In 1887, after an extended Musha-shugyo, Naito finally entered the employ as a kendo instructor in the kendo mecca that was Keishicho (the fledgling Tokyo Metropolitan police force). Takano had already entered it a year earlier in 1886. It’s almost as if they were destined to cross paths.

Their first shiai would have to wait until 1890. The event was a keishicho sponsored tournament (gekkiken-kai). At this time Takano had already moved out of his position at keishicho and was working as a kendo instructor for the Saitama police. During the competition Takano was matched up with a keishicho kenshi famed for his high-speed waza, Saruda Tosuke. However, Takano’s waza was renowned for being fast as well, and he overpowered and defeated Saruda.

As keishicho sponsored the tournament it wouldn’t be seemly for them to lose to someone working in a rival police force, even if they had once worked with them. Keishicho management’s response was to issue a command:

“Naito, take care of it.”

And with that, the future leaders of the kendo community (and creators of the modern kendo style) faced each other for the first time.

Even though they both employed their strongest techniques neither could best the other. Eventually, as time wore on and on, the shiai was called to a halt and a draw declared. Thus ended the first of many duels the pair were to have.

30 years after their first match in Tokyo they again found themselves facing off at each other, but this time they were both older, wiser, and had far more experience. In the intervening years both men had forged careers as professional kendo instructors – Takano at Tokyo koto shihan gakko and Naito at the Butokukai’s training facility Busen – and had become the top instructors in the country. Now they faced each other in the middle of the Butokuden in unmistakable seriousness as if it was a fight to the death.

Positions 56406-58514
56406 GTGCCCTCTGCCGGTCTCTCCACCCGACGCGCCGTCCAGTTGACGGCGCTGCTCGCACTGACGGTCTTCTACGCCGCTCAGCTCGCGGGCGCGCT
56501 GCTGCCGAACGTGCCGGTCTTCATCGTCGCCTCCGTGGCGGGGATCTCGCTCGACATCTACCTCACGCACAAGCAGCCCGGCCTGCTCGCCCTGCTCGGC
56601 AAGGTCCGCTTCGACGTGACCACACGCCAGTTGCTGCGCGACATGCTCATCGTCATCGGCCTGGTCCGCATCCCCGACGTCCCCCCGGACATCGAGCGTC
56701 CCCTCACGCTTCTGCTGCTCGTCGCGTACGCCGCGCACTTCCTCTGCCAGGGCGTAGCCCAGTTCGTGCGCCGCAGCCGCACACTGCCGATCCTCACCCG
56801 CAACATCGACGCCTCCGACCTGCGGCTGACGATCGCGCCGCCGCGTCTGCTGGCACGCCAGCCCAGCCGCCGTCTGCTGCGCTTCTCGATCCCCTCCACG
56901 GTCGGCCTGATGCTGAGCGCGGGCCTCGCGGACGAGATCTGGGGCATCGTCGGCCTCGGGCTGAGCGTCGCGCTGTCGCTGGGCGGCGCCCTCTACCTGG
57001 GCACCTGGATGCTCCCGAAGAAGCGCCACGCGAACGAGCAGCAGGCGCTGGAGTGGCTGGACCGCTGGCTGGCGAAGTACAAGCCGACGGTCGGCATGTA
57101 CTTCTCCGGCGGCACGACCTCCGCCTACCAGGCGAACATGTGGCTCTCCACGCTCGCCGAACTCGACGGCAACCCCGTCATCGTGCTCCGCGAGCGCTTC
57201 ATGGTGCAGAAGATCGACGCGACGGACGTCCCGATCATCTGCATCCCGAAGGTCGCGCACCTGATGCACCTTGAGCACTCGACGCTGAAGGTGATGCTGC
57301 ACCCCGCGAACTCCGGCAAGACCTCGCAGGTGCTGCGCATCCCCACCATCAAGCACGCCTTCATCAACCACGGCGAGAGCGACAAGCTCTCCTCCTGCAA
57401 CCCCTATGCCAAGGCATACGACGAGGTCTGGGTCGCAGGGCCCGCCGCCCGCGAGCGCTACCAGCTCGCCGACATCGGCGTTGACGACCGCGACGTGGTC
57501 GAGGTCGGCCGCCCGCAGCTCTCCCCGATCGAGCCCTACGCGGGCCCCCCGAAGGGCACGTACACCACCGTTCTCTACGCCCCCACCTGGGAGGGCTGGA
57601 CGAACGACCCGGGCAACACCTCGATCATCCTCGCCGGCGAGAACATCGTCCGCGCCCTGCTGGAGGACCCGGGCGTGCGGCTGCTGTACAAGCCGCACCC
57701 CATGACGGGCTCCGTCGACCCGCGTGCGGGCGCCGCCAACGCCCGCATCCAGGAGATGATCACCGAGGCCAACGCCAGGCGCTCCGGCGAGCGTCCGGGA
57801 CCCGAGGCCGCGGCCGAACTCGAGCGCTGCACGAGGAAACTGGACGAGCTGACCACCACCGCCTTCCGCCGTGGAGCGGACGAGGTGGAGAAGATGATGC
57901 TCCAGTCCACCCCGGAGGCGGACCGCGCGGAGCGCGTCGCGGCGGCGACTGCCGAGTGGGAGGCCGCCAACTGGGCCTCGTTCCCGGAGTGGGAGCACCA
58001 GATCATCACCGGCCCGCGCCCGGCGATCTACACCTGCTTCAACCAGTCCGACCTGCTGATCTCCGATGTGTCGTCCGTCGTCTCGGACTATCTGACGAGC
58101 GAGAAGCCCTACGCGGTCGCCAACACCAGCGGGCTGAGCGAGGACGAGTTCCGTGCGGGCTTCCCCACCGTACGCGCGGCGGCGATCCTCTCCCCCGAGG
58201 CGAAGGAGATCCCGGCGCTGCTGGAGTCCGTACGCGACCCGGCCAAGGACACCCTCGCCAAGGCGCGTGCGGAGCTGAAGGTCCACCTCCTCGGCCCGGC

During the fight the spectators felt an oppressive pressure from the shiai-jo, almost turning their blood to ice. Some people thought “I want this to finish quickly!” and others “I want this to keep going on and on!”

Just as it started softly, suddenly on Monna’s “SORE MADE” (thats enough) the shiai was over. The spectators that had been holding their breathe in excitement let out an audible sigh of relief. Even after the sensei had bowed and left the area the sense of tension remained and, for a little bit, the audience sat in stunned silence.



This account is based on multiple first-hand accounts of shiai between Naito and Takano found in 3 books:


Comic pics from the manga 龍-RON-


* A precise date is not given : “The time when the Emperor or the Crown-Prince was in attendance” is the only information.
UPDATE: based on a new source, I discovered that Naito and Takaharu fought each other in 1901, 1907, and 1916 in the Butokuden (and again in 1920 at the opening of Meiji Jingu). Only scores were kept for the 1901 tachiai – it was a hikiwake. The other bouts were mohangeiko.

Osaka Tokuren demonstration(s) 大阪特練模範演武

This morning I took part in godogeiko session in the suburbs of Osaka city. This is a yearly event and includes a demonstration session plus godogeiko with some of the local kenshi (from children-adults) and a few members of the elite Osaka tokuren police squad.

Last year I had the flu so video-ed and uploaded the kihon session (see below) but this year I was fighting fit so took part as normal.

As a special present to kenshi 24/7 readers, I took and uploaded the light demonstration session between Kiwada Daiki and Teramoto Shoji, both past All Japan Kendo Championship (and WKC) winners.

Below are a couple of other video’s featuring the Osaka tokuren’s kihon geiko… enjoy!

12th January 2014 (jigeiko):

September 2013 (kihon demonstration):

January 2013 (kihon demonstration):

March 2008 (kihon and jigeiko):

Saimura Goro